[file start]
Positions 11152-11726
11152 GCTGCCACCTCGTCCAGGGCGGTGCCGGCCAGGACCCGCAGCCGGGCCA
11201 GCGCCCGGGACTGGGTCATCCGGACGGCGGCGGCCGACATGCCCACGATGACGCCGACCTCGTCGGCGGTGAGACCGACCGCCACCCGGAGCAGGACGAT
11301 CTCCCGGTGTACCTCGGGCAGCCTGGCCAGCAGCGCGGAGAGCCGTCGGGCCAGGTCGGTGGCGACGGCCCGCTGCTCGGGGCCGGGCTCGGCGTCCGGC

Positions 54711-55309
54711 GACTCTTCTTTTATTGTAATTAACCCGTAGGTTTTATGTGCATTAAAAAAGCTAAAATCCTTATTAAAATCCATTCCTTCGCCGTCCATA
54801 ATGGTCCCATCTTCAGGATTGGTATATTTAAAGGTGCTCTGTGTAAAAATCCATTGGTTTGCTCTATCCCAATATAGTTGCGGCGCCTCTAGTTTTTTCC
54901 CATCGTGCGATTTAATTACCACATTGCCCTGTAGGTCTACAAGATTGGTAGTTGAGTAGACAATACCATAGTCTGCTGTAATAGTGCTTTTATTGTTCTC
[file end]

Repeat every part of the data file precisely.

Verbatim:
Positions 11152-11726
11152 GCTGCCACCTCGTCCAGGGCGGTGCCGGCCAGGACCCGCAGCCGGGCCA
11201 GCGCCCGGGACTGGGTCATCCGGACGGCGGCGGCCGACATGCCCACGATGACGCCGACCTCGTCGGCGGTGAGACCGACCGCCACCCGGAGCAGGACGAT
11301 CTCCCGGTGTACCTCGGGCAGCCTGGCCAGCAGCGCGGAGAGCCGTCGGGCCAGGTCGGTGGCGACGGCCCGCTGCTCGGGGCCGGGCTCGGCGTCCGGC

Positions 54711-55309
54711 GACTCTTCTTTTATTGTAATTAACCCGTAGGTTTTATGTGCATTAAAAAAGCTAAAATCCTTATTAAAATCCATTCCTTCGCCGTCCATA
54801 ATGGTCCCATCTTCAGGATTGGTATATTTAAAGGTGCTCTGTGTAAAAATCCATTGGTTTGCTCTATCCCAATATAGTTGCGGCGCCTCTAGTTTTTTCC
54901 CATCGTGCGATTTAATTACCACATTGCCCTGTAGGTCTACAAGATTGGTAGTTGAGTAGACAATACCATAGTCTGCTGTAATAGTGCTTTTATTGTTCTC